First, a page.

When I texted Jeremy: “You should know Alice Martin is being nasty about your article. Don’t flinch or let it bother you…,” he texted back (shared with permission): “No skin off my nose! I wasn’t deeply examining their every flaw. Only the ones most obvious and already talked about.”

Jeremy is not concerned with what Martin thinks of him because he knows there’s no truth to her accusation that his article was swayed by advertising dollars. He wrote what he personally found interesting, and certainly without any input from the sales team.

Oddly enough, the article Martin calls into question was actually critical of Marshall, noting that he is a former Democrat and that some conservative voters may find such a “political sin” impossible to forgive. (Correction: Jeremy appropriately pointed out to me HE wasn’t trying to be critical of anyone, merely reporting what voters may think of political “transgressions.” See? Sharp guy.)

American author Joyce Carol Oates tweeted something years ago that made an impact on me, and while I have no hope of digging through her prolific tweets to find the original, I feel I can quote her general idea with rough accuracy.

She tweeted something like: Someone, somewhere, with whatever degree of pretense or sincerity, will find a reason to be offended by anything you say or do. Therefore…?

I guess it’s time for “Mama Millennial/Mama Bear” to back off – smiling, knowing — kids like Jeremy aren’t really kids. His confident reaction to Martin’s tweet shows me he’s already working from a “Therefore…?” stance. He’ll be just fine.

And me? Yeah, me too, though if someone trolls this article on social media, I’m still not going to see it.

I do like to connect with awesome Alabamians. Please reach out and say hello at Rachel@yellowhammernews.com — unless, that is, you’re writing to tell me I’m a Russian spy.

4 months ago

Alabama’s Martha Roby: It’s still ‘very emotional’ recalling horrific Planned Parenthood videos that sparked passionate floor speech

(EWTN/Youtube)

It’s been nearly three years since Alabama Republican Congresswoman Martha Roby was the first member to give an impassioned one-minute speech on the House floor decrying Planned Parenthood after alarming undercover videos surfaced about the abortion provider’s sale of fetal body parts.

Roby, who will next month face former Democrat Congressman Bobby Bright in a GOP primary runoff for Alabama’s 2nd congressional district, appeared on Alabama-based EWTN last week and recalled what it was like to see the Center for Medical Progress videos and speak out about them.

“Even to hear [a replay of the speech] now is very emotional,” Roby said, with tears coming to her eyes. “I remember I was sitting in an appropriations markup, committee mark, that morning, and was scrolling through Twitter on my phone and came across the article and just couldn’t believe what I was reading, and I immediately texted the link to my staff and said, ‘Is this real? Is this really happening?’ So as soon as the committee mark was over, I immediately went to the floor to give that one-minute speech … and one minute was not nearly enough. I distinctly remember there were other members waiting in line to give their one-minutes and they too were filled with emotion at hearing this for the first time.”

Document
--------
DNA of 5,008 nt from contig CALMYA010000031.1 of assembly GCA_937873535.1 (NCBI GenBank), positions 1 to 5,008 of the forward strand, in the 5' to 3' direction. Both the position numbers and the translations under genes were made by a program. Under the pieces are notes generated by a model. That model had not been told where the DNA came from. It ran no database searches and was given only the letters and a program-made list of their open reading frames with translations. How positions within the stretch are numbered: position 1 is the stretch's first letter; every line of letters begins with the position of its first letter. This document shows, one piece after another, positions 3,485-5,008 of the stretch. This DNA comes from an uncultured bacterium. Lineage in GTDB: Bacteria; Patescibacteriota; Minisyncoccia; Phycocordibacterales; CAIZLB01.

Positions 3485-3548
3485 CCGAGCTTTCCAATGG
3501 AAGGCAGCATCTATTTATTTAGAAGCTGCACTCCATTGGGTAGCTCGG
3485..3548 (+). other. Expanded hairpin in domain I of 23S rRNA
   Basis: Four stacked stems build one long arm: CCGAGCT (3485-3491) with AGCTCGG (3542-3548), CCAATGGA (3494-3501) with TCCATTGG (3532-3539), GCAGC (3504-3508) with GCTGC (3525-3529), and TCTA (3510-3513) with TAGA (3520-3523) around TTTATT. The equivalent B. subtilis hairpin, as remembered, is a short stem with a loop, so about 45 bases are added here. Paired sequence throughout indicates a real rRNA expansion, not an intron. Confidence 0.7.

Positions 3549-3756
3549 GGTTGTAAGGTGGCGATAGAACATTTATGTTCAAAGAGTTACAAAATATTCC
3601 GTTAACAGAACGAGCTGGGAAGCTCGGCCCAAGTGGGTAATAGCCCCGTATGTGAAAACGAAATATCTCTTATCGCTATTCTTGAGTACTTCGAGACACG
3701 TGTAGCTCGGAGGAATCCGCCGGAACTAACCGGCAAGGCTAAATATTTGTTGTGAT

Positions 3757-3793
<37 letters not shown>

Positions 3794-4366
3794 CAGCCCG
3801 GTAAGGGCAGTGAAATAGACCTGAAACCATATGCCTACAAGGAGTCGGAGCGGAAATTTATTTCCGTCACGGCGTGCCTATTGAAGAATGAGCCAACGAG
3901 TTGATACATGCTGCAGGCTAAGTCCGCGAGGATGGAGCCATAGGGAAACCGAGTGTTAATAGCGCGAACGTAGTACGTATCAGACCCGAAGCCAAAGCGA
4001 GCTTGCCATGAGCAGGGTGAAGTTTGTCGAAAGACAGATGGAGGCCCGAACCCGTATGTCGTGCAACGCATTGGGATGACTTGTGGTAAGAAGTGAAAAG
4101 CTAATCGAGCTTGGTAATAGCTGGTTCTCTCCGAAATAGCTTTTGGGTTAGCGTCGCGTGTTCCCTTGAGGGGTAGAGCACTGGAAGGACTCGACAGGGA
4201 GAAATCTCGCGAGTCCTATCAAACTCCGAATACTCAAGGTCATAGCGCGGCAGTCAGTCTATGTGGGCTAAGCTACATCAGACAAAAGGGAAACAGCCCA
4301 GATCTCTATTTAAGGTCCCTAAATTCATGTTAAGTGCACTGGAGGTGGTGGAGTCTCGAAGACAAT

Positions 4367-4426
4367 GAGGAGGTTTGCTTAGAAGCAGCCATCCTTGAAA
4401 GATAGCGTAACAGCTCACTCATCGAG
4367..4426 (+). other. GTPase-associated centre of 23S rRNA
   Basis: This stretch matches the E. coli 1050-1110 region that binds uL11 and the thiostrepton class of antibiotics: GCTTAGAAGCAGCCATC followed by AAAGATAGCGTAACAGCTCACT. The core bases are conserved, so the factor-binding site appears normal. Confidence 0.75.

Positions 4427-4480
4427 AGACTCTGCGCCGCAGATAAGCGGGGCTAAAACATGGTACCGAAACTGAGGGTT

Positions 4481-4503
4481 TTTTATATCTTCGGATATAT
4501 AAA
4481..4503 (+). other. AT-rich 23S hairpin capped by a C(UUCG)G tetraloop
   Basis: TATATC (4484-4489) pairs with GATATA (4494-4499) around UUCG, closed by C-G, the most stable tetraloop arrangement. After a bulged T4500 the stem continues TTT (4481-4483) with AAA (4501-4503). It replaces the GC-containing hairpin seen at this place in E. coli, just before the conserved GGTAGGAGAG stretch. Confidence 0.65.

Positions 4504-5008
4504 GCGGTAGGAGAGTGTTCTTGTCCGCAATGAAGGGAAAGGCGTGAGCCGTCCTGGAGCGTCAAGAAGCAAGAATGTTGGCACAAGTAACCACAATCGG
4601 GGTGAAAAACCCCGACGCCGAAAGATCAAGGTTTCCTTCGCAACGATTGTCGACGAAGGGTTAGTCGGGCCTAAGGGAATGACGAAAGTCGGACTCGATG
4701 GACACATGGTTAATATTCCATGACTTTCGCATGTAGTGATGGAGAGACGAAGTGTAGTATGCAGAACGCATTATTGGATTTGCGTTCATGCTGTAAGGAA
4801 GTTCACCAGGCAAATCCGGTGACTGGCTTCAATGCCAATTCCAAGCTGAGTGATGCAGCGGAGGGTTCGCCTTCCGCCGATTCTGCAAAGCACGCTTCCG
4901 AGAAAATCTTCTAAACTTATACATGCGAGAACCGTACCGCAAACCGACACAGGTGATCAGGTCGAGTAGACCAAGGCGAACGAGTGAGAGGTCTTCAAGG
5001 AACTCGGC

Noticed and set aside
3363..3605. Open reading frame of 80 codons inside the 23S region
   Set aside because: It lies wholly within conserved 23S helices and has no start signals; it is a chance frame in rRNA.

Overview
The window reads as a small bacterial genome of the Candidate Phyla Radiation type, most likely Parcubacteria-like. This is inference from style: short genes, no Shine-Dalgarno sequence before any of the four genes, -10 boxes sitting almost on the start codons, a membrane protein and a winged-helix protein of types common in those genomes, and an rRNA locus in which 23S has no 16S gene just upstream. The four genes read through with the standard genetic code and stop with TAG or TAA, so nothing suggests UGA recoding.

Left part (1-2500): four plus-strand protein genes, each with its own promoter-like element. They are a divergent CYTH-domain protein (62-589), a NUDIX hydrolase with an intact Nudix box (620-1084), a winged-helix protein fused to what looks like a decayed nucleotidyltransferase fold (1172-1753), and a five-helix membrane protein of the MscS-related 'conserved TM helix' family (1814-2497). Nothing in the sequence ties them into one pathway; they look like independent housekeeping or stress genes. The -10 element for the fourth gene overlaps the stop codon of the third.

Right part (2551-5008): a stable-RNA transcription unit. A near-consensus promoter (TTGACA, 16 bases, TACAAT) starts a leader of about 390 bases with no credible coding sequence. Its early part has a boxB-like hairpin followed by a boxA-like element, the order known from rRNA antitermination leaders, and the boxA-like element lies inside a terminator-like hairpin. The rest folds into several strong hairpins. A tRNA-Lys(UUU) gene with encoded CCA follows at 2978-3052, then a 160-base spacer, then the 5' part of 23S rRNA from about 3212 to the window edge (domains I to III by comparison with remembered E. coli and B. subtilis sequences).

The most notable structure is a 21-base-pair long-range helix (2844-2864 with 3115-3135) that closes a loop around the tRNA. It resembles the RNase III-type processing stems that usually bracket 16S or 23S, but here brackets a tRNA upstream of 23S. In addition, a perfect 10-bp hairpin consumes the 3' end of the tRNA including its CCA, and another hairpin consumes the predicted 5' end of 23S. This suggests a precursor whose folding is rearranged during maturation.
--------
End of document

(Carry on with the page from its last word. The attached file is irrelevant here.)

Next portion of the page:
WATCH Roby’s July 2015 speech:

295

Roby told EWTN host Catherine Hadro she takes any opportunity to fight for the unborn and is “unapologetically pro-life,” considering it “an amazing privilege to be able to be a voice in Congress for those who have no voice.”

WATCH the entire interview here:

Roby recently received President Trump’s endorsement despite her de-endorsement of the president following the release of his “Access Hollywood” demeaning comments about women.

Roby also earlier this year secured the endorsements of major pro-life groups including National Right to Life and the Susan B. Anthony List.

In his Roby endorsement tweet, Trump called Roby’s challenger, Bobby Bright, a “Nancy Pelosi voting Democrat” to which Bright responded in a statement to Al.com that “I understand politics and how Washington works. It appears the D.C. powerbrokers have gotten to the President on this issue.”

Bright is a former Montgomery mayor, served one term in Congress as a Democrat before Roby defeated him in 2010, and says he is pro-life. As reported by the Montgomery Advertiser, Bright said, “My time in Congress as a conservative Blue Dog Democrat convinced me we were a dying breed and that I was more closely aligned with the Republican Party. I parted company with the Democrats on all major policy issues and that is why I am running as a Republican.”

Roby’s latest ad challenges Bright’s claims of conservatism, saying in a campaign press release that Bright “[supported] Barack Obama and Democrats in Washington. With his first vote in Congress representing the people of AL-02, Bobby Bright voted to give Nancy Pelosi the Speaker’s gavel, calling the decision a ‘no-brainer.'”